Thallium poisoning is known for its diverse manifestations and these can delay the diagnosis if a clear history of poisoning is not forthcoming. A 42 year old man presented on the third day of illness with flaccid quadriparesis and paresthesia, which were confused with Guillain-Barré syndrome. Because of associated loose motions, skin lesions, and liver and kidney dysfunction arsenic poisoning was considered. In the second week he developed ophthalmoplegia, nystagmus, and neck tremor and later developed alopecia, and thallium poisoning was suspected. His serum thallium level on the 18th day of illness was 40 980 μg/ml. He was subjected to haemodialysis, potassium supplementation, laxatives, and B complex supplementation. He showed significant improvement after haemodialysis and at three months he was able to walk with support. At six months of follow up he was independent for activities of daily living. Severe paresthesia, ophthalmoplegia, cerebellar and extrapyramidal signs, and alopecia are highly suggestive of thallium poisoning. Haemodialysis may be effective even in the third week of poisoning.
- thallium poisoning
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Thallium is highly reactive heavy metal, which exists as monovalent and trivalent ionic forms. It is used in rodenticides, for optical lenses, in green coloured fireworks, semiconductors, low temperature thermometers, and in imitation jewellery. Many thallium salts are colourless, odourless, and tasteless hence it is a favoured homicidal poison. Soluble thallium salts such as sulphate, acetate, and carbonate have higher toxicity and their fatal dose is 10–15 mg/kg. Thallium poisoning commonly occurs after oral ingestion but can also occur after inhalation of contaminated dust or after dermal absorption.1 Thallium is a protoplasmic poison and may disrupt the sulphhydryl group on the mitochondrial membrane and interferes with the functioning of sodium-potassium ATPase for which thallium has 10 times greater affinity than potassium. The clinical picture of thallium poisoning is non-specific and variable, depending on the dose and route of administration. In the early stage, thallium poisoning is managed by gastric lavage, laxatives, forced diuresis, haemodialysis, and Prussian blue.1,2 We report a patient with thallium poisoning who was referred to us with suspected Guillain-Barré syndrome; he responded well to haemodialysis in the third week. We highlight the distinguishing features of thallium poisoning, especially in the early stage of poisoning, and the utility of haemodialysis in management.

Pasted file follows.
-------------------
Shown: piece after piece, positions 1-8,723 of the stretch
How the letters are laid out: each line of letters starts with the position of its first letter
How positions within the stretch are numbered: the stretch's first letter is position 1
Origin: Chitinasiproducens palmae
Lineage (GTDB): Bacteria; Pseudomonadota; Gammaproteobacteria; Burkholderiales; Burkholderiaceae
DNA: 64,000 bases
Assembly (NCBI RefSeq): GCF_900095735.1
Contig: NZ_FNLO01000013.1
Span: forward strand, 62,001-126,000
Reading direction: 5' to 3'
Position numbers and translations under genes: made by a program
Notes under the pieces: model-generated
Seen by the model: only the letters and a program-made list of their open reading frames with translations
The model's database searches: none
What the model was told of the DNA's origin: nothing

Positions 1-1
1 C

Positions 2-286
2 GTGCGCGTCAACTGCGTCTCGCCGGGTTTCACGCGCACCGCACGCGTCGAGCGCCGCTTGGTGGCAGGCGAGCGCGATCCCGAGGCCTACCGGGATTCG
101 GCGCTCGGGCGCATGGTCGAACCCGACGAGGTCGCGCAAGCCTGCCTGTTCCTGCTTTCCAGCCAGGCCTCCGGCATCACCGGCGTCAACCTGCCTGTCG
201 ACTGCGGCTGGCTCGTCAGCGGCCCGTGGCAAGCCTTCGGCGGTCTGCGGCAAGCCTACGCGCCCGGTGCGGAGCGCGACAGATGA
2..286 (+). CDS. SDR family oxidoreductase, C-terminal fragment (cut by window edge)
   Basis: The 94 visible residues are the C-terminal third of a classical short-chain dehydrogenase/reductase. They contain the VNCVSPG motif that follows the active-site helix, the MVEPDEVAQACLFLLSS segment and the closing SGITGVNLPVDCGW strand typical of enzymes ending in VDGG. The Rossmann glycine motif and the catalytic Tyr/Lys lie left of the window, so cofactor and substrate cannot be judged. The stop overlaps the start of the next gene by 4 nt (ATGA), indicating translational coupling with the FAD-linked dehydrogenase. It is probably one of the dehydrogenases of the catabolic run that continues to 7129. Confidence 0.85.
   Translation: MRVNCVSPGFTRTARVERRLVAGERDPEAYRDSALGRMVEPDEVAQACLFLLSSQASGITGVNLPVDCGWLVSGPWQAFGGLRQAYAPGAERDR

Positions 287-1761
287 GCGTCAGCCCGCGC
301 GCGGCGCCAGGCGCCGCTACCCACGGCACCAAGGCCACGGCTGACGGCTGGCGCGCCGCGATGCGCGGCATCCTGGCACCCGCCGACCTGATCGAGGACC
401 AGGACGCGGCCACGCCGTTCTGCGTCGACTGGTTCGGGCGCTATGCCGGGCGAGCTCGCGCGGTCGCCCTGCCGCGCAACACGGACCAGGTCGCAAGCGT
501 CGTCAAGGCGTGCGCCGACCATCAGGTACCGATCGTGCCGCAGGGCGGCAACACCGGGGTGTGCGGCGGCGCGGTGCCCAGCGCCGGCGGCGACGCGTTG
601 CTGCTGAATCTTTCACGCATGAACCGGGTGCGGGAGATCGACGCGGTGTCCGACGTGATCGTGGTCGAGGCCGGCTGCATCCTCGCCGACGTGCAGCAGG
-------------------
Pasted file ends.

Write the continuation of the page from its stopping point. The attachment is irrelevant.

A 42 year old businessman was referred to our neurology unit recently with suspected Guillain-Barré syndrome. He had noticed severe paresthesia all over his body and abdominal cramps for three days. He also had pain in his abdomen and a few loose stools. The next day he developed progressive walking difficulties and he was unable to stand on the day of admission to our institute. There was no history of preceding fever, vaccination, diabetes, or hypertension. He occasionally smoked and consumed alcohol. One day before these symptoms, he had been to a party and noted a peculiar taste in a sweet offered to him.
On the fourth day of illness, the patient appeared anxious and was rather slow in his responses. He had pronounced hyperaesthesia and the touch of a bedsheet and even a slight breeze would hurt him. His pulse was 90 beats/min, regular; blood pressure 140/90 mm Hg without any postural drop. Examination of his abdomen revealed diffuse tenderness. Respiratory and cardiovascular examinations gave normal results. On the fifth day, he developed severe constipation and swallowing difficulties because of severe stomatitis; this was associated with nausea and vomiting. On the sixth day, his paresthesiae worsened and he also complained of retrosternal chest pain and body ache and on eighth day he became apathetic and drowsy. On the 13th day of illness yellowish acneform lesions on his forehead and cheek were noted (fig 1). There were icthyotic lesions on the dorsum of his feet and hand and hyperkeratotic lesions on soles and palms (fig 2). He also developed ptosis, visual impairment, and rotatory nystagmus. On the 18th day hair loss was noted and on 20th day he had prominent head and tongue tremor. On the 18th day, the diagnosis of thallium poisoning was suspected.